How is a company’s cloud maturity determined? What is it actually good for, how can you assess it, and what stage of the maturity model are you at?
I want to describe an interesting issue that we are addressing first with the customers we are bringing to the cloud. Before we start working with a customer, we need to understand where their teams are mentally, process-wise and knowledge-wise. We are interested in the cloud maturity of the customer. What is it and how to do it?
Before I pick an apple, I look to see if it’s only red on one side. In the same way, we assess together with the customer (it’s partly a self-assessment!) various aspects of their capabilities and operation.
What does a company have to be like to be considered a mature cloud company in all respects?
Do we have to worry about the process?
The maturity assessment method we use is largely based on a process maturity assessment. And that’s the right thing to do. Because we are talking about IT services provided to the business, and in the operational model these consist mainly of processes. Functioning processes – please don’t show us the paper hidden deep in your document repository until the last thing.
There is a sophisticated general methodology for assessing process maturity. It is therefore not difficult to determine it by examining several parameters over the basic architectural, change and operational processes.
Do you feel now that the more procedural the customer, the more mature they are for us? Oh, no.
Do we have enough certified people?
I can hardly talk about cloud maturity when most of the team hasn’t touched the ball (i.e. the cloud) yet. Specifically, in 2021, a significant portion of IT operations professionals have already touched it, but often only in the locker room, not on the field.
Surprisingly many companies have teams that are trying out cloud services out of their own enthusiasm, personal initiative or shadow IT. But the lack of preparation will not allow them to learn how to operate and use the cloud properly in practice.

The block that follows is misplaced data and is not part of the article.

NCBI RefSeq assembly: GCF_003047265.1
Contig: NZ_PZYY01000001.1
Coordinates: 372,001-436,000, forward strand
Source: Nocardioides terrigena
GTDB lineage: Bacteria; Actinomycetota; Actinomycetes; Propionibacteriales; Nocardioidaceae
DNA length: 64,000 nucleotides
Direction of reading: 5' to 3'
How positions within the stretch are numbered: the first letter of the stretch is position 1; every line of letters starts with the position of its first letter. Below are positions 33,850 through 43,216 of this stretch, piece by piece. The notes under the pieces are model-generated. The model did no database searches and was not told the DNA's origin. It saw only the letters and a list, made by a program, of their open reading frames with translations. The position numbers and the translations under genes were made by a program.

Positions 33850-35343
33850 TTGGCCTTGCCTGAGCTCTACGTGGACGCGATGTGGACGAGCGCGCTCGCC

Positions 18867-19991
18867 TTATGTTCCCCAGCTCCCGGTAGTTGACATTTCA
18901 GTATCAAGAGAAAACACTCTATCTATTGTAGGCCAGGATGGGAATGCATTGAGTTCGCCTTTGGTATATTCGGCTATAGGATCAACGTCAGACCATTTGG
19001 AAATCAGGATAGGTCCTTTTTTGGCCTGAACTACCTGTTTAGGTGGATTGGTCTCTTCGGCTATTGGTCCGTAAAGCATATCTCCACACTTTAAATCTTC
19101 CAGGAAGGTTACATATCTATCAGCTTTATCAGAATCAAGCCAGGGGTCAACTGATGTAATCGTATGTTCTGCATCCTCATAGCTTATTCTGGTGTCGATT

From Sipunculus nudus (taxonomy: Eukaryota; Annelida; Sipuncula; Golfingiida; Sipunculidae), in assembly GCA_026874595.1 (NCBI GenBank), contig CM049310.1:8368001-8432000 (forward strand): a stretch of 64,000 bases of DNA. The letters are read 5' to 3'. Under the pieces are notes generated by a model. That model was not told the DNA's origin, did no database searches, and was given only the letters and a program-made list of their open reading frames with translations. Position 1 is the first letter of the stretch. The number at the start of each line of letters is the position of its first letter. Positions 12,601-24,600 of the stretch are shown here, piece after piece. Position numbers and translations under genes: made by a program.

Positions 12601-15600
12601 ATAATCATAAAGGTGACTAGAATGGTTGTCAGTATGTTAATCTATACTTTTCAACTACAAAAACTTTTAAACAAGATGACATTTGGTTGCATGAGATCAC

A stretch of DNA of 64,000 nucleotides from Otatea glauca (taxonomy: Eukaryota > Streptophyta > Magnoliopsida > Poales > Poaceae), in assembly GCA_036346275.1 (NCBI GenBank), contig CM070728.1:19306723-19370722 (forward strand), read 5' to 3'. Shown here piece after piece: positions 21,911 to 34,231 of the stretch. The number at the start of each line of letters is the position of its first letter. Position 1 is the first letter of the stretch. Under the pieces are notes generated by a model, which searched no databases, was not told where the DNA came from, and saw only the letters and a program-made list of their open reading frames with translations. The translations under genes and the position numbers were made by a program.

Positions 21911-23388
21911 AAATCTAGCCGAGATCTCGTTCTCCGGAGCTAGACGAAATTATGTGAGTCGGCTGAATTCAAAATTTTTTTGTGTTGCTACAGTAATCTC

On the other hand, we have encountered companies that have been forced to consume cloud services by leaps and bounds. There we find a very good deep knowledge of often advanced services in people who “somehow haven’t had time” for AZ-104 or some AWS Practicioner.
So do you feel that the more certifications in the team, the more cloud mature the company will be? Also no.
Do we have a sophisticated IT strategy?
Using cloud services is usually a major IT outsourcing that a company must be prepared for. In addition, which fortunately customers who are affected by even more regulations than GDPR are well aware of, the company must internally process a quality analysis of the use of external cloud services in terms of regulation, data and process compliance.
A detailed study of the current IT strategy documents and compliance analysis is one of the first steps we take in the maturity assessment. We are interested in the company’s attitude to cloud services, how it treats outsourcing, how it wants to treat different types of data, how it wants to set rules for operation and more.
Does it seem to you that a well-developed cloud IT strategy points to a mature customer? It doesn’t have to be that way.
Do we have the tools we need?
Enough questions, even that’s not enough. The pile of tools implemented left and right rather shows how much power individual teams have to inflate the budget. It doesn’t have much to do with maturity.
So what is it then?
Let’s go back to the opening paragraph on why we care about any cloud maturity at all: “We need to understand where the customer’s teams are mentally, process-wise and knowledge-wise.”
- The right mental setup = I have it figured out and experienced.
- Ideal process setup = I do it the same way, auditable, recordable.
- Correct knowledge settings = I use the tools optimally.